After three months, my kitchen has a few added appliances – a rice cooker, a crock pot, and most recently a toaster/convection oven.  I am surprised at the pleasure I get with each new addition.   The excitement of cooking my first batch of rice in the rice cooker, so easily with just the touch of a button.  Then discovering the many exciting things the rice cooker can do – like cook quinoa, oatmeal, and even polenta! Within the limits of my modest living space, it is still my pleasure to prepare meals for myself, search for recipes and try new things.

My latest discovery in South Korea is Veggie Hill.  It is a wonderful web-based business (www.veggiehill.org) that sources organically grown food from an area in S. Korea called Dumulmeori.  All of the food they source is grown chemical free in soil that is high in nutrients.  Keep in mind that in Korea there is no Whole Foods down the street and most grocery stores have very few if any organic items.  Veggie Hill to the rescue! Their website is in English (hooray!) and it’s easy to order and then have your food delivered to your door.  They even have food items like chicken and eggs!  I ordered from them for the first time last week and recently received my order.  Their prices are comparable to regular grocery store items and the produce looks so much better its unbelievable. I unpacked my lovely groceries this week and when I opened my refrigerator door I felt a sigh of relief.  My refrigerator is filled with fresh, lovely food that looks, feels and tastes good.  How wonderful!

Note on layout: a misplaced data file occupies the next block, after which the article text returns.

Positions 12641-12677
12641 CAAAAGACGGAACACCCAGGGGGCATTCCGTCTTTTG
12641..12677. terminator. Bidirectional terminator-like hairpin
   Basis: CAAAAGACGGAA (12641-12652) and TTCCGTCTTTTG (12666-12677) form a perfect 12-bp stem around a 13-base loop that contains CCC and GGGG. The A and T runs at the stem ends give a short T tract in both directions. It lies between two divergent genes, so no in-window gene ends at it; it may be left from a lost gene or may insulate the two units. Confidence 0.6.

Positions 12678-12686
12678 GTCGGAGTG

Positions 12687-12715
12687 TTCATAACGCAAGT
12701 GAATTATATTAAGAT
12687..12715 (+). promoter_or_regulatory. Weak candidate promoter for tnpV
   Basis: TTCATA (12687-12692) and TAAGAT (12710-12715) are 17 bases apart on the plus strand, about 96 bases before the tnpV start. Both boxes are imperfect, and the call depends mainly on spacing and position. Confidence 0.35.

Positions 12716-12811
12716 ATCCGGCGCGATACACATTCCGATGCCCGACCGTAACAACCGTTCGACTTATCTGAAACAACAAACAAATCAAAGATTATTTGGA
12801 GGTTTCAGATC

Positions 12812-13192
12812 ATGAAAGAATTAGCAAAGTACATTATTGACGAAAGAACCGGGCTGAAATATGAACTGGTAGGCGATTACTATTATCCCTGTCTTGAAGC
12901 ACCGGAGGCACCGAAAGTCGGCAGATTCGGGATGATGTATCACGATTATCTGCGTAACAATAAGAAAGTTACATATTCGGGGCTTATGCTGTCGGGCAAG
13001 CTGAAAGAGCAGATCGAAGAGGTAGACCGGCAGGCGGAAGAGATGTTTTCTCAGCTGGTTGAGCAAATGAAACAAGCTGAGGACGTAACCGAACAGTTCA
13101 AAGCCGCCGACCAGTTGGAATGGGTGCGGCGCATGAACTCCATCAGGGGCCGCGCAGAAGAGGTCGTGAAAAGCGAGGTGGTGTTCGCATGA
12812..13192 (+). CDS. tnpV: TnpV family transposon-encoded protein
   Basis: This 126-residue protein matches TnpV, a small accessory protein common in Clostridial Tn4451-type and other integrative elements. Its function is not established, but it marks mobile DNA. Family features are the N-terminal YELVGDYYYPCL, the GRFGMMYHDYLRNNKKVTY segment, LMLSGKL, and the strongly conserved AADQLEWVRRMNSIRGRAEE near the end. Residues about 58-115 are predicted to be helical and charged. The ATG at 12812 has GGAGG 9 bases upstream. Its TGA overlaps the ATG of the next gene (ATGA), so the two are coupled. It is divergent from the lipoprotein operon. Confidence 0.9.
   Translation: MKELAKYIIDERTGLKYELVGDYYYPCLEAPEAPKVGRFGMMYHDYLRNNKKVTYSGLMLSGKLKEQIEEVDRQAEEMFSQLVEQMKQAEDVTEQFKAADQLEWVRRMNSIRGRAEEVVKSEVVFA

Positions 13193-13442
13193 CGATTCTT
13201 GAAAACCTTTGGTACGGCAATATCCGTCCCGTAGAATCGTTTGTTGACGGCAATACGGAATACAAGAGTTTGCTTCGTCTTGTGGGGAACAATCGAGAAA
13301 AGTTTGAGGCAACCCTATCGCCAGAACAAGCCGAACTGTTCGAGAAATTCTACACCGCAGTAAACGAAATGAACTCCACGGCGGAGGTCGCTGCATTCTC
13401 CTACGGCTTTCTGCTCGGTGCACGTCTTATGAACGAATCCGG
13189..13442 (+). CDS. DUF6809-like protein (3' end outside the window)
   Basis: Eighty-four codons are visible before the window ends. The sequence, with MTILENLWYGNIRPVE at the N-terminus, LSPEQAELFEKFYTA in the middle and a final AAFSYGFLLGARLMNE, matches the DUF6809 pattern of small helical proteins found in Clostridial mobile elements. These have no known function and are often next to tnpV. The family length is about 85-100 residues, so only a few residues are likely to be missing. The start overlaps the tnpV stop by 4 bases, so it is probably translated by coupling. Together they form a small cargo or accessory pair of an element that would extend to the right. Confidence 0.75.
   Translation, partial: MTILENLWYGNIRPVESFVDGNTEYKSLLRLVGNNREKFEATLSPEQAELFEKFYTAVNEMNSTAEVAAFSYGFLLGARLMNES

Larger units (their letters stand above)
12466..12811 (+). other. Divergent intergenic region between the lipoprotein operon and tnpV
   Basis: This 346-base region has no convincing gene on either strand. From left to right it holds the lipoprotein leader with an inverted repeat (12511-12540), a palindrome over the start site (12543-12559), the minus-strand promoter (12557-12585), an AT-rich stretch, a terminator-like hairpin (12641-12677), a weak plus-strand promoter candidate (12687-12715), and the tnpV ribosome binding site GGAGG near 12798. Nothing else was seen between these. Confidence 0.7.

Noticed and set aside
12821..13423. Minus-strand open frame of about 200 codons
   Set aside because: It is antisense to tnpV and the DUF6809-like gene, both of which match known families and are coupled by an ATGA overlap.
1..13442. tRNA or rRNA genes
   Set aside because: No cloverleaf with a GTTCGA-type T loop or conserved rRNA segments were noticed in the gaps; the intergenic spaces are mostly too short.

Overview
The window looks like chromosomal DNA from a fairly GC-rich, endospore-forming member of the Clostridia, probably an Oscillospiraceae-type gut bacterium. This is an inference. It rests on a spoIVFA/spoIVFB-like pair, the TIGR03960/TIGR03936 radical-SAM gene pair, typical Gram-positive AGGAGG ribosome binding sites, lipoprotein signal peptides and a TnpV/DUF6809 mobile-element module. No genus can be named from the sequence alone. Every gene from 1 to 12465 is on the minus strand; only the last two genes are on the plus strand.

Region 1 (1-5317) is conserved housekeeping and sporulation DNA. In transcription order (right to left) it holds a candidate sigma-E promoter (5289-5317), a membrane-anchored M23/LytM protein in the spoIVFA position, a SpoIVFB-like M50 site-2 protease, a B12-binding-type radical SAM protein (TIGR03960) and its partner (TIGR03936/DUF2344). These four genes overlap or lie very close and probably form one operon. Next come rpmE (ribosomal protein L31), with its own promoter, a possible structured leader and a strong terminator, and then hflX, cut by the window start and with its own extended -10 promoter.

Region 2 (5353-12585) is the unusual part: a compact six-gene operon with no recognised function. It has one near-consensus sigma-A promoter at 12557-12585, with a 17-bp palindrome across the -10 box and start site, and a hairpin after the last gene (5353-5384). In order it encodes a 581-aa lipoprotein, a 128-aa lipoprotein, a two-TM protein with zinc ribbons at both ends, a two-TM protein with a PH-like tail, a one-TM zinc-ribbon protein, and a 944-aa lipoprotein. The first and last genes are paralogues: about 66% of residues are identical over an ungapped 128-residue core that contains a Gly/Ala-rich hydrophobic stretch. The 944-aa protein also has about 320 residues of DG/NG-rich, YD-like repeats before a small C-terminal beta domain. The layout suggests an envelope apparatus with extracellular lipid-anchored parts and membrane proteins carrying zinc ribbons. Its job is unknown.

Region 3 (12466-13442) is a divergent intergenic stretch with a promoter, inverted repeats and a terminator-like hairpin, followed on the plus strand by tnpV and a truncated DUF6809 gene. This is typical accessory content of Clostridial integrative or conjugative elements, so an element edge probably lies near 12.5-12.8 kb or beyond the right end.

Some of my most recent meals this week have included preparing a whole chicken in the crock pot then making my own chicken broth and crock pot lentils accented with Indian spices served over rice.  I track the recipes I have tried or want to try on my Pinterest board “Healthy Eating“.

So it seems on this journey and in my life there is a time for all things.  There is a time to laugh and a time to cry.  A time to work and a time to play.  A time to be still and a time to wander…. and, yes, newly to me… there is a time to cook.

How about you, what time or season is it in your life?  Any interesting flavors or new experiences to share?

Bye for now from the not yet Spring, “still a little chilly for my taste” land of Paju, South Korea!

Top image is a sampling of the fresh fruits sand veggies I received this past week from Veggie Hill.

4 Responses to “A Time to Cook”

  1. maria 24/03/2013 at 09:29 #

    great blog nancie! you inspire me. keep rolling honey

    • nancieteresa 25/03/2013 at 03:42 #

      Thanks Maria!

  2. Jennifer 24/03/2013 at 17:00 #

    So glad you are learning to eat healthy in Korea. I am now learning to cook and enjoy Rabbit, Venison and Elk. It is fun. Miss you.

    • nancieteresa 25/03/2013 at 03:42 #

      Hi Jennifer! Wow, Rabbit, Venison and Elk. How is it? Thanks for the note. It’s good to hear from you. 😉